ACLU, other civil rights organizations seek to stop Arizona's immigration law: report

13:08, May 18, 2010      

Email | Print | Subscribe | Comments | Forum 

Several civil rights organizations in the United States including the American Civil Liberties Union (ACLU) have filed a federal class-action suit on Monday in an attempt to halt a controversial new Arizona law that requires local police to enforce federal immigration regulations, the Los Angeles Times reported.

Arguing that the law, signed by Arizona governor Jan Brewer on April 23 and to take effect by early August, leads to widespread racial profiling,infringes upon the federal government's ability to set immigration policy and violates the Constitution's first and fourth amendments, the ACLU, the Mexican American Legal Defense and Educational Fund, the National Association for the Advancement of Colored People and the Asian Pacific American Legal Center, among others, filed the lawsuit, which is at least the fourth file since Brewer signed the SB 1070 into law, the newspaper said.

"This law is shameful, un-American, which will undermine public safety and is unconstitutional," attorney with the ACLU Lucas Guttentag said.

Individual plaintiffs also include a 70-year-old U.S. citizen of Spanish and Chinese descent, who says he's been stopped twice by Arizona police asking for "papers," a Latino citizen studying at Arizona State University whose driving license issued by New Mexico would not be accepted as proof of citizenship under the law, and a Jamaican immigrant who fears police will not believe the photocopy of a judge's order that he be allowed to stay in the country, which is the only paperwork he has that gives him legal status here, the Times reported.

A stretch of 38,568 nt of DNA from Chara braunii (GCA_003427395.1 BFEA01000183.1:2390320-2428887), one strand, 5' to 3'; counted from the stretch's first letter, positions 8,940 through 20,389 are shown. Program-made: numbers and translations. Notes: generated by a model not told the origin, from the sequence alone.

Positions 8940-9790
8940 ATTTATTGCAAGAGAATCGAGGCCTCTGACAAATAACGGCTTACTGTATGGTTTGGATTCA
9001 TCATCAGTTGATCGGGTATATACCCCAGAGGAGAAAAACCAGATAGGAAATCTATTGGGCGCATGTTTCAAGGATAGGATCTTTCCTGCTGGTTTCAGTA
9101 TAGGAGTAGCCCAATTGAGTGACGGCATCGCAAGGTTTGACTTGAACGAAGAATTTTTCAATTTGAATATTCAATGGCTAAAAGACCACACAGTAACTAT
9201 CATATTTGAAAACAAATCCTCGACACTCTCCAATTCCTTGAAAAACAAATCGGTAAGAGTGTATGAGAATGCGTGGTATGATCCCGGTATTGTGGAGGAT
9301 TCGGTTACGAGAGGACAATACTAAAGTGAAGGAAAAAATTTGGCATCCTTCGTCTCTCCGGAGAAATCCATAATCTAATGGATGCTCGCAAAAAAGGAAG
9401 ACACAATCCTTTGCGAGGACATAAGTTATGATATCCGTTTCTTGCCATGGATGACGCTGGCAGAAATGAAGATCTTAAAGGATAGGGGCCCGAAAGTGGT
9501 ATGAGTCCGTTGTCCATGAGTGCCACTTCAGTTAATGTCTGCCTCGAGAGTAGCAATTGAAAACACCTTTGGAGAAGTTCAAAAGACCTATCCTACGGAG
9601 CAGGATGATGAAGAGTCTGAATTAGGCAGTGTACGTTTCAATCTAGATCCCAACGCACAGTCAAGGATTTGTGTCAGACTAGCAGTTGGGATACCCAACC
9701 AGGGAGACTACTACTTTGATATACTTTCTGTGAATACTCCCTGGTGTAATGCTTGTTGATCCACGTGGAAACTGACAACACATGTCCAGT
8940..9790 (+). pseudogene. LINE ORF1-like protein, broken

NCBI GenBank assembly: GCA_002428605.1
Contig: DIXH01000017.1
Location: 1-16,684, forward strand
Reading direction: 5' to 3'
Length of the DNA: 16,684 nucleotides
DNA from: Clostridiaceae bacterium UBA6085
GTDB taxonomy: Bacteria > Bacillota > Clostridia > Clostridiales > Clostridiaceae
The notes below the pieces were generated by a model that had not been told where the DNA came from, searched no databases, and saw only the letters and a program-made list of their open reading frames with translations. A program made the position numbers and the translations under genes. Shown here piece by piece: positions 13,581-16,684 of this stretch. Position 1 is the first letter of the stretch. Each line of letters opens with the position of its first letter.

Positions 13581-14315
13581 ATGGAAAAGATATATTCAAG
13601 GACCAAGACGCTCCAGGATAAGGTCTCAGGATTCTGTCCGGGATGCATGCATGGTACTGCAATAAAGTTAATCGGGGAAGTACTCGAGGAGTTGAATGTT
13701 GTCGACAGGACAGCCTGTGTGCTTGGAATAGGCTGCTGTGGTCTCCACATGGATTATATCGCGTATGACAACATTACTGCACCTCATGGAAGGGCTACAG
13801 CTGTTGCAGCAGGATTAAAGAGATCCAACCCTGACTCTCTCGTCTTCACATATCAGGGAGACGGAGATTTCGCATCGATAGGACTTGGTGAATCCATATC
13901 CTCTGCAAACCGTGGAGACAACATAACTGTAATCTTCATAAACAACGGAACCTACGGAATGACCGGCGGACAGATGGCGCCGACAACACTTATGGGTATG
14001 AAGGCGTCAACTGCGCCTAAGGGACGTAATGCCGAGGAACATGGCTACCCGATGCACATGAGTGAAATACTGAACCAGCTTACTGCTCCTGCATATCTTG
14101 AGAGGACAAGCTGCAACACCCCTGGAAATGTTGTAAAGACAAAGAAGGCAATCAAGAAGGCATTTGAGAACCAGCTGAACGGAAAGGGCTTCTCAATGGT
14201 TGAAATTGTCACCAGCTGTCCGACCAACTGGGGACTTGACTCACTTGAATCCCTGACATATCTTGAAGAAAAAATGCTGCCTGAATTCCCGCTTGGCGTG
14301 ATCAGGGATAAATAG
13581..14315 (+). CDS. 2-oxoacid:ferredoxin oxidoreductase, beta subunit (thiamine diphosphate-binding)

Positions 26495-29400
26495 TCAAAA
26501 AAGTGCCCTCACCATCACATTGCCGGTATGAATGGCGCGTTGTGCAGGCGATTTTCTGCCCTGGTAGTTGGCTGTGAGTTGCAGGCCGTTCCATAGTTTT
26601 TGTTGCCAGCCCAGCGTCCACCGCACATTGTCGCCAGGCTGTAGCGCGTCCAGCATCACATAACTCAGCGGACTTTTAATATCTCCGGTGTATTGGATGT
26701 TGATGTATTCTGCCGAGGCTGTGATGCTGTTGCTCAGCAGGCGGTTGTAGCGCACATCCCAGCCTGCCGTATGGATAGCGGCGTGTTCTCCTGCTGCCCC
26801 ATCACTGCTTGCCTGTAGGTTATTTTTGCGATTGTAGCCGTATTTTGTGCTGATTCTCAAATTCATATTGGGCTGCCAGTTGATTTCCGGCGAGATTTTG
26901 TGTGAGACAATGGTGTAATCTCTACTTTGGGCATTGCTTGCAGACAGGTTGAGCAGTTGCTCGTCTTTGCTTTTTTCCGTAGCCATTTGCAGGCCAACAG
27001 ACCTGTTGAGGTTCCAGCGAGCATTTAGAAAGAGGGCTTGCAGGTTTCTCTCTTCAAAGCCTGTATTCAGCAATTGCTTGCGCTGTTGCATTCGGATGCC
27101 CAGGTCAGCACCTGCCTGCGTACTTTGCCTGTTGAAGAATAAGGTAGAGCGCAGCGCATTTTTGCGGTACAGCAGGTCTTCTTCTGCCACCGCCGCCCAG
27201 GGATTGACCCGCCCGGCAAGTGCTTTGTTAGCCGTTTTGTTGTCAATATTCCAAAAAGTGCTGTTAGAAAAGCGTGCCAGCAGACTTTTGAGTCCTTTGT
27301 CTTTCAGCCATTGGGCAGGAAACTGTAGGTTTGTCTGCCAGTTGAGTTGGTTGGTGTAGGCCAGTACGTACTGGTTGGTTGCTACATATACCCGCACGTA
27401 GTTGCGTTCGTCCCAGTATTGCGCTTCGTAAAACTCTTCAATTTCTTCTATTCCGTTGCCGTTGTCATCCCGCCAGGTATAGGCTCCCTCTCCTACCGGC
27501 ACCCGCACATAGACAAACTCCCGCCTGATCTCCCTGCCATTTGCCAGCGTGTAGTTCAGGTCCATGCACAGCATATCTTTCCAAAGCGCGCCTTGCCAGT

According to the controversial law, which has drawn a widespread backlash from across the country, staying in the United States without proper immigration paperwork is a state crime which carries imprisonment and hefty fines. Police are empowered to stop and interrogate anyone who is suspicious and detain those who fail to produce legal documents.

Brewer has ordered training for all police to ensure no racial profiling occurs. Last week she formed a group to try to win back business to the state, which has been the target of calls for boycotts, the Los Angeles Times said.

Source:Xinhua

(Editor:梁军)

  • Do you have anything to say?

双语词典
dictionary

  
Special Coverage
  • Premier Wen Jiabao visits Hungary, Britain, Germany
  • From drought to floods
Major headlines
Editor's Pick
  • The wax figure of actress Audrey Hepburn (L) is seen at the Madame Tussauds Hong Kong in Hong Kong, south China, Sept. 27, 2011. The wax figure of Audrey Hepburn was unveiled in Hong Kong on Tuesday. (Xinhua/Chen Xiaowei)
  • The wax figure of actress Audrey Hepburn (front) is seen at the Madame Tussauds Hong Kong in Hong Kong, south China, Sept. 27, 2011. The wax figure of Audrey Hepburn was unveiled in Hong Kong on Tuesday. (Xinhua/Chen Xiaowei)
  • Photo taken on Sept. 26, 2011 shows lighting illuminating the night sky in Guangzhou, capital of south China's Guangdong Province. The first Guangzhou International Lighting Festival kicked off here on Monday. (Xinhua/Shen Dunwen)
  • The graphic shows the schematic image of Chinese space station. (Xinhua/Lu Zhe)
  • The injured are wheeled to a hospital following a subway train collision in Shanghai, east China, Sept. 27, 2011. A subway train rear-ended another Tuesday afternoon in Shanghai.  Over 260 people injured in the accident were seen receiving treatment in hospitals as of 7:30 p.m. Tuesday, according to local authorities.(Xinhua/Liu Ying)
  • On Sept. 26, a resident passes by a flower terrace decorated for the coming National Day. (Xinhua/Hang Xingwei)
Hot Forum Discussion